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Food producers have warned a surge in the price of carbon dioxide will force up prices for shoppers despite the government agreeing to spend millions of pounds on bailing out a private US firm that supplies gas to the industry.
George Eustice, the environment secretary, said financial support would be available for three weeks to restart production at the Teesside factory of CF Fertilisers, a company that supplies food-grade CO2 as a byproduct to food and packaging firms.
He admitted in an interview with Sky News that the price of CO2 was likely to rise four-fold to £1,000 a tonne as CF signed new contracts with its clients over the next few weeks to support on-going production.
Eustice insisted the move would not raise food prices because carbon dioxide is only a small part of producers’ costs but food producers said the rise would add to other inflationary pressures including commodity price rises and staff shortages.
Richard Griffiths, the chief executive of the British Poultry Council, said the deal was a “great relief” for the industry as it was only days away from running out of CO2, which is used in the slaughter of birds. He said: “CO2 [supply] was an urgent thing to solve but it is another element on the cost of production that will ultimately feed through to food prices.”
Nick Allen, of the British Meat Processors Association, said that negotiating new, more costly, deals over the next three weeks, which would ensure CF continued production beyond the period supported by the government, was going to be a “tight deadline”. He said higher prices were likely to lead to a restructuring of the CO2 industry as potential profits attracted other businesses to harvest and sell the gas.
Allen said there were fears that a rise in the price of CO2 would have an impact on food prices. While that was likely to be minimal on pork, where CO2 costs make up less than 1% of the price of a pig carcass, he said it was likely to have a bigger impact on some other food stuffs.
Soft drinks producers also raised fears about costs with Gavin Partington, director general of the British Soft Drinks Association, saying that supplies may not be as “abundant as usual” as it could take up to a fortnight for the restart of CF’s plant to have an impact on the industry. He added that some members had been quoted over £1,000 a tonne for imported CO2 this week.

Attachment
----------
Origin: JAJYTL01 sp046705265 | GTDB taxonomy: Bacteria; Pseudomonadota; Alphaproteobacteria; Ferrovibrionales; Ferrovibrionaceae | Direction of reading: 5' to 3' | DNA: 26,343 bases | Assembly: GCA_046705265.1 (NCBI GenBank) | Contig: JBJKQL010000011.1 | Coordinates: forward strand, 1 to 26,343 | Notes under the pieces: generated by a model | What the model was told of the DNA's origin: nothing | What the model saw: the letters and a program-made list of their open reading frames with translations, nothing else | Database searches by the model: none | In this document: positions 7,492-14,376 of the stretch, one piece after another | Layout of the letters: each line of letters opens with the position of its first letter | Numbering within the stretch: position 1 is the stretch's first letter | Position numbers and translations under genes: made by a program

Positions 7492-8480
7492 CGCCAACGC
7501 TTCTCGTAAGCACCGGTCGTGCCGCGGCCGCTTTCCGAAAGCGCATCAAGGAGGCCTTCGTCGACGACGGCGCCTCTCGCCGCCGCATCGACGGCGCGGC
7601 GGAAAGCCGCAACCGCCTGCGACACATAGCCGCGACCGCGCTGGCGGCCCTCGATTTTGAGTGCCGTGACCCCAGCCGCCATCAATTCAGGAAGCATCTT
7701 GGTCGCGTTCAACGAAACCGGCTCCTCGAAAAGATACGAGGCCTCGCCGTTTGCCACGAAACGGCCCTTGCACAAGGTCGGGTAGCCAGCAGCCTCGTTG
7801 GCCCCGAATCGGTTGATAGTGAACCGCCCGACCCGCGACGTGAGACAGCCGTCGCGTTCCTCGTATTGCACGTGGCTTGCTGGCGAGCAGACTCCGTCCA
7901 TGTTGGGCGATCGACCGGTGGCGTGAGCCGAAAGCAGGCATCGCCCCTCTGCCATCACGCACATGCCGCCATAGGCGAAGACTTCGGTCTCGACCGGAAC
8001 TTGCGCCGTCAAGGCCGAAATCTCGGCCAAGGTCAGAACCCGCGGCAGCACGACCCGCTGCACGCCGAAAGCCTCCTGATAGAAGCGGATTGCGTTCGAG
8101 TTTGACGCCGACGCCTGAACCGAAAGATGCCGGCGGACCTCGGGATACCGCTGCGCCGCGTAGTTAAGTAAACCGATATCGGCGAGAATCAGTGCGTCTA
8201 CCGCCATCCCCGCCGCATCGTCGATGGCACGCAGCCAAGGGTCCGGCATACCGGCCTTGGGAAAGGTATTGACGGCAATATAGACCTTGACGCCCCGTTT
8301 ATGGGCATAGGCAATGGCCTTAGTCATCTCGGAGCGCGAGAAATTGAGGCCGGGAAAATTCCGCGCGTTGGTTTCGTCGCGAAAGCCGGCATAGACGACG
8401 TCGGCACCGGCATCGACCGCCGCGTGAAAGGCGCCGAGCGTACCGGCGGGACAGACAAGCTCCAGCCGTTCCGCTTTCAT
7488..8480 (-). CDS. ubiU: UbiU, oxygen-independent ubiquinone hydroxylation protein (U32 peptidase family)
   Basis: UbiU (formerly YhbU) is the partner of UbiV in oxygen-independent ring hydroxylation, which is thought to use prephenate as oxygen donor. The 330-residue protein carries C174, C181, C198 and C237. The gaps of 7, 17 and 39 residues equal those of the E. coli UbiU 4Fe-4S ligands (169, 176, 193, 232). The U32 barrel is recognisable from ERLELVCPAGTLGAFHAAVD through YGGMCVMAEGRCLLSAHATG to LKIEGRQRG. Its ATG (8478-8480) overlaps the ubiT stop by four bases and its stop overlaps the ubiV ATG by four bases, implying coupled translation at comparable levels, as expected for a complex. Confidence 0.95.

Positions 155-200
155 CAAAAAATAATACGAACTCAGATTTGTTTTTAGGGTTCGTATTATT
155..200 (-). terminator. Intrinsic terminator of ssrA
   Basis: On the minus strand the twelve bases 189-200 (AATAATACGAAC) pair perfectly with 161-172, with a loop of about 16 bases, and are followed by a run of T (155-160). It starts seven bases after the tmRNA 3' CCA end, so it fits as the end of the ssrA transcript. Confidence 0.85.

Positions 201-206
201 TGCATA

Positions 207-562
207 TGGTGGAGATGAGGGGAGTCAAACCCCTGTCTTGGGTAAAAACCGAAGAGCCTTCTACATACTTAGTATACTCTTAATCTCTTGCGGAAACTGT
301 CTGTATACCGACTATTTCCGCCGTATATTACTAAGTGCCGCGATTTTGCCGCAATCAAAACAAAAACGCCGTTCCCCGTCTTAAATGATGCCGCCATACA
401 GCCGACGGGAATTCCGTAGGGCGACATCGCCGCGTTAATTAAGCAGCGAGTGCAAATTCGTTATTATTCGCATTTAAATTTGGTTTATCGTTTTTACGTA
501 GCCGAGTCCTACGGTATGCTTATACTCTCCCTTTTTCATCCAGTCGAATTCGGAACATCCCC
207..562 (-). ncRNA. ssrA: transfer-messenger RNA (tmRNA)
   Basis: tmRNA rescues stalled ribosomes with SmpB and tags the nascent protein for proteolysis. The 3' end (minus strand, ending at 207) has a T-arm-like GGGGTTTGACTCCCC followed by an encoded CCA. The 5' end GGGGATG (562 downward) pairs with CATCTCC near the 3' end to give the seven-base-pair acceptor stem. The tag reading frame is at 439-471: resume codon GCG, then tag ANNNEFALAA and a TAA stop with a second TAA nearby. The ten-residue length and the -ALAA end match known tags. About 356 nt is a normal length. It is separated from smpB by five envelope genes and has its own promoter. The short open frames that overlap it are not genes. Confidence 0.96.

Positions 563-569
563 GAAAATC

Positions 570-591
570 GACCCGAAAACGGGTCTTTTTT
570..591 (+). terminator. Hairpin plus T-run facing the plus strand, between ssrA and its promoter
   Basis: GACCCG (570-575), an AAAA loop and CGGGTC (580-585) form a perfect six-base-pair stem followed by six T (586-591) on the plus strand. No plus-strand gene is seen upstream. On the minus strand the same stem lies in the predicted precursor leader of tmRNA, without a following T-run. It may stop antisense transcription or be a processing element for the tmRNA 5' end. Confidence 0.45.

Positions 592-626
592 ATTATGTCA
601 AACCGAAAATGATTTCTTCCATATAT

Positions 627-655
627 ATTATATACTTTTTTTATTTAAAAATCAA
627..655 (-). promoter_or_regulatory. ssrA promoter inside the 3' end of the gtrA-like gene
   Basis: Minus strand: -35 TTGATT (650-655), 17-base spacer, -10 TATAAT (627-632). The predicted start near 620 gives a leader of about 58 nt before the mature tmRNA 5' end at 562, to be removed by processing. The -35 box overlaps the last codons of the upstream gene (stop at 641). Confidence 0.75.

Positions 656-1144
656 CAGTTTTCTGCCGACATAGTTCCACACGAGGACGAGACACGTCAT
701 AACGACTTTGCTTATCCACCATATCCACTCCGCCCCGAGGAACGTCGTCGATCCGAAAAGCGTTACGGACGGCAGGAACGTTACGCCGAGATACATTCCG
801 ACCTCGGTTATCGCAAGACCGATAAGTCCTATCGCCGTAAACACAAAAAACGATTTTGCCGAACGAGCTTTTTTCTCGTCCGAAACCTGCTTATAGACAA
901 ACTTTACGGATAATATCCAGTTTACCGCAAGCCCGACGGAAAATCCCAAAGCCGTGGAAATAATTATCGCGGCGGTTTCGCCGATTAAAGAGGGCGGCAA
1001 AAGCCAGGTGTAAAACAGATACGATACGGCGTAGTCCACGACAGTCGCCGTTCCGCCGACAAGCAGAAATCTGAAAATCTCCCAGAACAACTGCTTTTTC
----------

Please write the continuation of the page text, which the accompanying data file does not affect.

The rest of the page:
“We welcome government intervention in getting the CF Fertilisers plant back online to help ease these immediate pressures, but we reiterate our call for longer-term support to prevent such market disruption,” Partington said.
Pressed on the squeeze on household bills from the universal credit cut, higher energy bills, the national insurance rise and inflation, Eustice echoed the prime minister’s insistence that people would be able to cope because of higher wages.
However, Labour has warned that working families face a squeeze on living standards “on a scale not seen for a generation” because the Conservatives had “left issues to fester”.
Food suppliers need carbon dioxide for meat production and packaging of fresh foods, but high gas prices had made it uneconomic for CF Fertilisers to operate its sites in Teesside and Cheshire. It supplies about 60% of the CO2 that the UK needs for food production, with the gas also used for other purposes, such as cooling nuclear reactors and making dry ice to keep goods cool for transportation.
Some key fertiliser plants in Europe, where 20% of the UK’s CO2 supplies come from, have also closed down for planned maintenance this week adding to inflationary pressure.
The prime minister’s official spokesperson admitted he could not put a number on how much cash would be needed by CF Fertilisers over the next three weeks because its operating costs are not fixed.
He said the final figure will be published at some unspecified point in the future under “transparency requirements”, but remain a secret until then because it was “commercially sensitive”.
He denied the government had written a blank cheque to CF Fertilisers, saying a cap had been set. But the spokesperson did not rule out the deal being extended and more taxpayer cash being committed after three weeks if the situation was not resolved.
Earlier, Eustice revealed to Sky News that the cost was likely to be “many millions, possibly tens of millions”.
Challenged on why the UK taxpayer was bailing out a private US firm, Eustice said: “The reason why it is justified for the government is … if we didn’t, there would be a risk to the food supply chain. It’s not a risk the government is willing to take.”